Learn how to make the ultimate authentic and crispy Japanese karaage fried chicken. Juicy chicken thigh marinated in a fragrant sauce containing ginger and garlic, then lightly coated in starch and fried at two different temperatures for crispy perfection. This is one of my favourite recipes of all time and I can't wait to share it with you.
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This is a very special recipe for me.
Not only is it my family's recipe, but my first ever dream when I was kid was to open my own karaage specialty food stand.
At that time (more than 20 years ago), it sounded like a very strange dream to have, but here now in 21st century, karaage specialty food stands have become the biggest ever in Japan.
Maybe I should have pursued the dream really but you know, I was like 5 at the time (You can call me genius :p).
Karaage is still my favourite dish of all time and I could pretty much eat it everyday, literally.
So what is karaage?
Despite the term "karaage" being used for Japanese style fried chicken, it doesn't technically mean "fried chicken".
Karaage (から揚げ) is actually a cooking term which means to fry without a batter (unlike tempura). Usually the meat is marinated and then coated in flour or starch.
It's simple, but it creates the best fried chicken in the world in my opinion!
Karaage can also be pork, and vegetarian soy meat versions are becoming more popular, but if you go to Japan and see "karaage" written somewhere, it pretty much always means "fried chicken".
I'm sure most people would be tempted to use plain flour for coating karaage, but really, if you want to achieve the lightness, crispiness and authentic texture of true karaage, you should definitely use starch.
There are a few options to choose from:
- Potato starch
- Corn starch
- Rice flour
Each one will yield slightly different results but they all work well. My favourite is potato starch and that's what I use in this recipe, but you can substitute for any of the above.
There are many different ways to cook karaage out there, but my favourite way is shallow frying and this is how karaage is cooked in most Japanese homes.
Use a mild flavoured oil with a high smoke point like vegetable oil, canola or peanut oil for example.
I'm going to share my secret to achieving the crispiest texture without double frying.
- Heat the oil to 160°C (320°F)
- Fry the chicken for 3 mins on each side
- Increase the heat to 190°C (375°F)
- Fry for 1 minute on each side
This technique makes it seriously crispy. It's so good, I also use it when frying "Nagoya Style Chicken Wings", check out the recipe here! The crispiness will have you dancing in your seat!
What part of the chicken should I use?
You can technically make karaage with any part of the chicken, but for the best results I recommend using chicken thigh with the skin on.
Chicken thigh is like, the juiciest and tastiest part of the chicken and it's just perfect for karaage.
Not to mention, if the skin is on it becomes just soooooooo crispy! It's out of this world.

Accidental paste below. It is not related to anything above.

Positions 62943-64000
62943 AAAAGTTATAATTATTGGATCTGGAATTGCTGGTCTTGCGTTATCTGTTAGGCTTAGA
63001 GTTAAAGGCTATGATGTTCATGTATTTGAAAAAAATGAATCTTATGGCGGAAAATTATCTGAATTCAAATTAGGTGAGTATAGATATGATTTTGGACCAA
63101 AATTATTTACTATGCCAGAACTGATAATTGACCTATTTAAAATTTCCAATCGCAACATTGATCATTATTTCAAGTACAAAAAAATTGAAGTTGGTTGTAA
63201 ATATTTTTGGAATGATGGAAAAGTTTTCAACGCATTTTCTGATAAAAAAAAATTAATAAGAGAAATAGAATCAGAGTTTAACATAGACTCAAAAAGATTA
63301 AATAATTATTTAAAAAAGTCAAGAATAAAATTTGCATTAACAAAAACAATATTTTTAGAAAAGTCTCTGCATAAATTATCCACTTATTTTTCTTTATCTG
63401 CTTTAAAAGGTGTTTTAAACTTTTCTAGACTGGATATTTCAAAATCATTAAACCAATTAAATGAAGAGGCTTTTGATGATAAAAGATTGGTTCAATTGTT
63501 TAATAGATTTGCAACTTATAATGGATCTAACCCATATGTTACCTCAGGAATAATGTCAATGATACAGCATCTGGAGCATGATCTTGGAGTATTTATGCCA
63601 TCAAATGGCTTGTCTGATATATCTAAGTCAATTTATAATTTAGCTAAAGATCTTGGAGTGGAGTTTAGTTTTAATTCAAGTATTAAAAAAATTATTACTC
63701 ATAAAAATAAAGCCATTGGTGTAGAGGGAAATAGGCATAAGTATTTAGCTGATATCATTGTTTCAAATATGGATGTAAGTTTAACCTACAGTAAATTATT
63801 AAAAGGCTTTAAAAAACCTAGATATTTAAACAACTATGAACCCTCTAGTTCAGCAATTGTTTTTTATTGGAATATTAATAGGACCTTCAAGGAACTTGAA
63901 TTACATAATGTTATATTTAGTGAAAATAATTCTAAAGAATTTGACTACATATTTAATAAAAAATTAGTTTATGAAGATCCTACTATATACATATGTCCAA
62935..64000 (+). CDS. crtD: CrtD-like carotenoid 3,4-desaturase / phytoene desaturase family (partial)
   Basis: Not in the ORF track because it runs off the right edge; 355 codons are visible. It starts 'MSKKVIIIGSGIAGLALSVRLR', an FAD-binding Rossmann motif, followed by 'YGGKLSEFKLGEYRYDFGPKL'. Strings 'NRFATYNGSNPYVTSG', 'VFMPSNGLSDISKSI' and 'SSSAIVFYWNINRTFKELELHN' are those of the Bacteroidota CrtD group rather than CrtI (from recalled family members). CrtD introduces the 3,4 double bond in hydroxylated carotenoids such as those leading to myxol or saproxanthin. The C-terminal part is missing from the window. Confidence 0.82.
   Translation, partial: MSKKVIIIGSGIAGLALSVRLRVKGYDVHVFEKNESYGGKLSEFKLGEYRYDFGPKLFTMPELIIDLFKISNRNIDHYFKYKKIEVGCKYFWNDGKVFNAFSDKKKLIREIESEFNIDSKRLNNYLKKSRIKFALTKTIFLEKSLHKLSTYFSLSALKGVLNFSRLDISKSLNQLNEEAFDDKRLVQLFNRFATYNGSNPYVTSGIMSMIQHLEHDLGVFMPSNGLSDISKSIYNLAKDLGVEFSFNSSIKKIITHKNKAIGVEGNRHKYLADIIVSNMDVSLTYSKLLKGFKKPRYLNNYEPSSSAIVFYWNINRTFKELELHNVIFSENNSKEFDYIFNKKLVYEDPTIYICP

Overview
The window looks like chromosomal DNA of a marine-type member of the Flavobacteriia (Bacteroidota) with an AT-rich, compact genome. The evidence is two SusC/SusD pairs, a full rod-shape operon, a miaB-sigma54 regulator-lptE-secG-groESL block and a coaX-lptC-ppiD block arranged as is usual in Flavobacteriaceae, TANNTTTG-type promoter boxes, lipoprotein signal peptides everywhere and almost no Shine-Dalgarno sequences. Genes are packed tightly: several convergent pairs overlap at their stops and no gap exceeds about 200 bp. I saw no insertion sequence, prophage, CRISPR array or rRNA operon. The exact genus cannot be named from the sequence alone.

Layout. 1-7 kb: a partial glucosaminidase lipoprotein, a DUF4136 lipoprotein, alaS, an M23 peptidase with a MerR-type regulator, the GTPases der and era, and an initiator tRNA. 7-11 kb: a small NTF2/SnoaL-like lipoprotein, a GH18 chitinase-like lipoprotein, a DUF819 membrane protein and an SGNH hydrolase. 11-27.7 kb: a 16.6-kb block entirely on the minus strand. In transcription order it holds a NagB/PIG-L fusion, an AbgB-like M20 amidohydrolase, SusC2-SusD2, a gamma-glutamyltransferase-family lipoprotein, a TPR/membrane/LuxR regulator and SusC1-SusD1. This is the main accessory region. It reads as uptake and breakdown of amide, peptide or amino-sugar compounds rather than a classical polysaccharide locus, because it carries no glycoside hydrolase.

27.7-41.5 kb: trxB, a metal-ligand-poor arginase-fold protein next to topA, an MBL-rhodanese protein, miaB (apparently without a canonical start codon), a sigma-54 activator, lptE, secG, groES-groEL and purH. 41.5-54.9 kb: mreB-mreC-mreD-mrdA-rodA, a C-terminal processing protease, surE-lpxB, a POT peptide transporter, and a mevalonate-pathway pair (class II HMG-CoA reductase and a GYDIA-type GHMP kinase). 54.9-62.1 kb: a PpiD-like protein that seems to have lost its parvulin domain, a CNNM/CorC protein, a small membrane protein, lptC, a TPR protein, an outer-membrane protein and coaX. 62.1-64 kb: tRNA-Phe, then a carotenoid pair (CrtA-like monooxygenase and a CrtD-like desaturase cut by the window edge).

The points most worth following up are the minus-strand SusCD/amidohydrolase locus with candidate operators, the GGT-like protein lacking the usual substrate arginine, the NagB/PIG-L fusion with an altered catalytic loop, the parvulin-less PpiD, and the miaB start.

Of course if you want to use this recipe for wings or drumsticks, it's good. (Just don't forget to increase the cooking time for thicker meat.) But when it comes to using chicken breast, of course you can still do it, but don't expect it to be at the same level as chicken thigh in terms of juiciness and crispiness.
Karaage can come in all kinds of different flavours!
The most common flavours are:
- Salt base
- Soy sauce base
These days, there are many other flavour twists. You can find things like:
- Ume (pickled plum)
You can create different flavours by using different marinades or adding different herbs and spices to the flour.
One thing to note is you don't want your karaage to be overpowered with too much flavour, I actually think simple is better for this dish. You also don't need to marinate any longer that 30 minutes, 30 minutes is pretty much the perfect amount.
Today, I'm going to tell you the most basic way to make authentic karaage with a soy base, if you like fried chicken in general, it's definitely worth a try!
In the unlikely case that you end up with leftover karaage, there are a number of ways you can use it!
In other recipes
If you make this recipe, there's different ways for you to enjoy it!
- Karaage teishoku set (served with rice, cabbage and miso soup)
- Karaage Onigiri (a rice ball with fried chicken in the centre, usually has sauce)
- Karaage Don (donburi rice bowl topped with karaage, spring onions and mayonnaise)
- Karaage Bento (a lunchbox made with karaage, rice, vegetables etc)
Storing and Reheating
In the unlikely event that there are leftovers, you can freeze karaage put it in the refrigerator and eat within 3-4 days.
If you microwave it, it will lose some crispiness. I usually microwave it to warm up the middle and then put it under the grill to crisp the outside up again. BUT in all honestly, this karaage still tastes great cold haha.
If freezing, you can keep it for 3-4 months.
Japanese Karaage Association defines Karaage（から揚げ or 空揚げ） as "Dishes that are lightly sprinkled with flour or starch on the ingredients and fried in oil."
They also state that "In general, many people imagine karaage as deep-fried chicken, but it is by no means limited. Other type of meat, fish, vegetables can also be called karaage."
There are a few differences between Katsu and Karaage, but the biggest difference would be that katsu uses panko breadcrumbs and karaage doesn't. It's also uncommon to use egg for karaage.
Boneless chicken thigh is mostly used but some people might use drumsticks or wings, so sometimes it can have bones.
It's pronounced kara-ah-geh, check out the audio example below.